Loctaine

Peter Murphy

Lion [+digital booklet]

Played 134 times

Music for the Weekend: Loctaine by Peter Murphy.

My first concert ever was a Bauhaus show, at the Gothic Theater in Denver. I was thirteen. I’d listened to all the tapes but I had no idea what to do at a show. I showed up in an Einsturzende Neubauten t-shirt, baggy jeans and a beat-up pair of Air Jordans. I was surrounded by mostly porcelain-pale women dressed in black lace, black nailpolish and lipstick, and black / purple hair covering most of their faces. They shrieked and cried as the band played, and despite sticking out like a sore thumb it was for the first time that I felt any kind of sense of community. I loved this kind of music and was ashamed of having dark thoughts, and here was a bunch of people who expressed it outwardly, without shame or embarrassment. The room was full of fog and piercing lights, and Peter Murphy emerged from the mist, shirtless and skeleton-like, and full of a primal, dark energy as he dove headfirst into a blistering rendition of 'Stigmata Martyr.' A hot girl next to me was so excited that she grabbed me and kissed me long and hard on the neck, leaving behind a black lipstick reminder. It was technically my first kiss.

Six days ago on my plane ride home I was listening to Peter Murphy’s new record, and between my post-fever haze and feeling emotional about leaving my grandparents, this song brought tears to my eyes. I felt like one of those ghostly goth girls, swelling with feeling and sadness. I can still feel the raw power in Murphy’s voice, now fifty-seven years tested, and I put this track on repeat and listened to it for an hour.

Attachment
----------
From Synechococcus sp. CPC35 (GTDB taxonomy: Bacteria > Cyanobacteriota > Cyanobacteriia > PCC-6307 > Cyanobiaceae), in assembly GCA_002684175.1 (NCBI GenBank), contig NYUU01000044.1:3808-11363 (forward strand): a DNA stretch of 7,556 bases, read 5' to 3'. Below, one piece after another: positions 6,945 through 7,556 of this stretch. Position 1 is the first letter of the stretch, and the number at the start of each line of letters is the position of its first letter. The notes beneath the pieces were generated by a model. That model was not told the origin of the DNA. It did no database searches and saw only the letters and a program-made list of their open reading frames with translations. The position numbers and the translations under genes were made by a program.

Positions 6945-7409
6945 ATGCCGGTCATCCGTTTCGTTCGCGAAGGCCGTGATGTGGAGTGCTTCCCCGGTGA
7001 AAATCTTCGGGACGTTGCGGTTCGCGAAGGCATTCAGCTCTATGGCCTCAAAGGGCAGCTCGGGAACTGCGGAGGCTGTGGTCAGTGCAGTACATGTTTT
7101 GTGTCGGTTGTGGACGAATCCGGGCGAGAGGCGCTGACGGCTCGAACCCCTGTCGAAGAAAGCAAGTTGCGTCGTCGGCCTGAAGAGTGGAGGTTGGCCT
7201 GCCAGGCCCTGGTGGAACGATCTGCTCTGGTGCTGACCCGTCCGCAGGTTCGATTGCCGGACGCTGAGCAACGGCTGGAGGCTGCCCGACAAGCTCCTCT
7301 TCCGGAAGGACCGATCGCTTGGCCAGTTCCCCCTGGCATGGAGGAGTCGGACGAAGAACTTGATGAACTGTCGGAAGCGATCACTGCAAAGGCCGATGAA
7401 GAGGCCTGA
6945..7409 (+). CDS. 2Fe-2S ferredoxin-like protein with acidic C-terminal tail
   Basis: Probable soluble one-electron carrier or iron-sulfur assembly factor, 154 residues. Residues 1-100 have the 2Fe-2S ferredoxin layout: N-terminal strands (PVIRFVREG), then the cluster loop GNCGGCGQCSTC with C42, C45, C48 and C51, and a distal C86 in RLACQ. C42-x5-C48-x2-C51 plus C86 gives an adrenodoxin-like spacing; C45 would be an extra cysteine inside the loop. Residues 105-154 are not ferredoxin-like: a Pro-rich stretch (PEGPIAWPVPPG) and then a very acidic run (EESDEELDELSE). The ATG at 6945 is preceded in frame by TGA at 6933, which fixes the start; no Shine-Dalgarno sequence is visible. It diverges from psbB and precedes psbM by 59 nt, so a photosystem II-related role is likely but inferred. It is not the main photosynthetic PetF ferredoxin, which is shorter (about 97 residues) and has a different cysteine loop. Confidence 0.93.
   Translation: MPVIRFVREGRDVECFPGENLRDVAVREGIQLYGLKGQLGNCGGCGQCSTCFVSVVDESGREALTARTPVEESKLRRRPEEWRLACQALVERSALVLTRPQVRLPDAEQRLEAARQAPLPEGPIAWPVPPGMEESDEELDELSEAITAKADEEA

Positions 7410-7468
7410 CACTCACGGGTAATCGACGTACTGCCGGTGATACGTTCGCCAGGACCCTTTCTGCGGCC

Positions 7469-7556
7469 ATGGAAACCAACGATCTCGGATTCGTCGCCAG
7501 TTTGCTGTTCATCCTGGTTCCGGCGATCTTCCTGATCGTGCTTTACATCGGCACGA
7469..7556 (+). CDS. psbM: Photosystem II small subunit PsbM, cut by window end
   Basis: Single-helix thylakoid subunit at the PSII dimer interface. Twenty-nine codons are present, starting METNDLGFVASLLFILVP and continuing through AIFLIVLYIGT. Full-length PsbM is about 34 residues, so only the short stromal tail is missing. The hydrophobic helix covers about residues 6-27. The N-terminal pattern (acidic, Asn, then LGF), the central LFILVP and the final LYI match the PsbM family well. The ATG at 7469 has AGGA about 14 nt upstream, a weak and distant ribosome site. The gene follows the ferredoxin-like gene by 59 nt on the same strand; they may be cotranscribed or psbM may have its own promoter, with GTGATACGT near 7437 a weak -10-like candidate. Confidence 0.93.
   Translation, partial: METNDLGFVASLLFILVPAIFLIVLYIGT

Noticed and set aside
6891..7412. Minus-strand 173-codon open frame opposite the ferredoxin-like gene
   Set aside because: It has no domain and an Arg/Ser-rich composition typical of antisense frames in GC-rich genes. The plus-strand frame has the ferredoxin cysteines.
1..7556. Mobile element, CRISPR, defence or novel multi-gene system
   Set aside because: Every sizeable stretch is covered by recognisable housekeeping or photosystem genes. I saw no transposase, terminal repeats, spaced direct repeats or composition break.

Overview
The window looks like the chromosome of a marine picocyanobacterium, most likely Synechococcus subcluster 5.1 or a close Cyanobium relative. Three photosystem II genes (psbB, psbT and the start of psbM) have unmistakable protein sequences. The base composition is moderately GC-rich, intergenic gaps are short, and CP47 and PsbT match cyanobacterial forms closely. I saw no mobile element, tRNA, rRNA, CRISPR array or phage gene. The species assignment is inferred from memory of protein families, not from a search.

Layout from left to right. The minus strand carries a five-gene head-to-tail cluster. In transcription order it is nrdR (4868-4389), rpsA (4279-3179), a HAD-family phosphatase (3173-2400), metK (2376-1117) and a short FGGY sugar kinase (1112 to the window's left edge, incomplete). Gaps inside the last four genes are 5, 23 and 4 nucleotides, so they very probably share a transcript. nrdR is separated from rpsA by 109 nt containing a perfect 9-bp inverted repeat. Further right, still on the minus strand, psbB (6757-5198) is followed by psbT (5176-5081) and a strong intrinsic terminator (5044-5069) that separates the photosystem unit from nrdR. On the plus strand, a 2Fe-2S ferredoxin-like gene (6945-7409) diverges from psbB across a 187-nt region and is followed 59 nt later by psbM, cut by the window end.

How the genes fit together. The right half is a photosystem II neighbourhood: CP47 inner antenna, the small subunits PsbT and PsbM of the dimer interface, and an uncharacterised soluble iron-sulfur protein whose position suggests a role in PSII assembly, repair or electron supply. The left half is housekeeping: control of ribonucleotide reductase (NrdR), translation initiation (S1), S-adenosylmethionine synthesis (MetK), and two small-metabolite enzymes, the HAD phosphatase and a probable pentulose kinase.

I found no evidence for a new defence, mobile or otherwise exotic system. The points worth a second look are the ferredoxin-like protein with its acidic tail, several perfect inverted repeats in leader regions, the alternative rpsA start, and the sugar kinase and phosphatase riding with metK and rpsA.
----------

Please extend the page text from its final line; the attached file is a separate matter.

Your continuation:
My sickness has taught me to live in the moment, that our lives can change on a dime. It’s been one year since my wife and I experienced our tragic loss, and where I once used to think the flair for drama and bellicose was silly, I see now the value of living out loud, in the present moment, not caring what people think. Which doesn’t mean we have license to be inconsiderate - in that theater with Bauhaus we respected each others’ space, and any outward displays were in the name of passion, love and life. We learn lessons from life, and sometimes we need a trigger - a reminder - of those moments that meant something to us and changed our lives. I never realized until now how important my first concert was, beyond it being my first concert. It was my first experience of a shared love, of connecting with who you are with people who understood you. That’s pretty special.

Next time you go to a show, think of that scared thirteen year old who finally learned to let go and let life happen to him. You’ll hear the music in an entirely new way, a powerful way, a way that art can only affect you. You’ll find it magical.

Have a wonderful weekend.

Back home, weird dreams.

What a trip. Got a lot of business done but turn around succumbed to the worst fever I’ve ever had. Eight days with my temperature above 102, two days where I was near 109. Started seeing things. Couldn’t put words together. Never thought I was going to die, but I was worried about my brain.

I was worried about my brain because I was having really bizarre visions and dreams that would get stuck on a salient point, and when I awoke I too would be stuck on that salient point. And I mean stuck. To the point where my mind would obsess on what things meant and how it all fit together.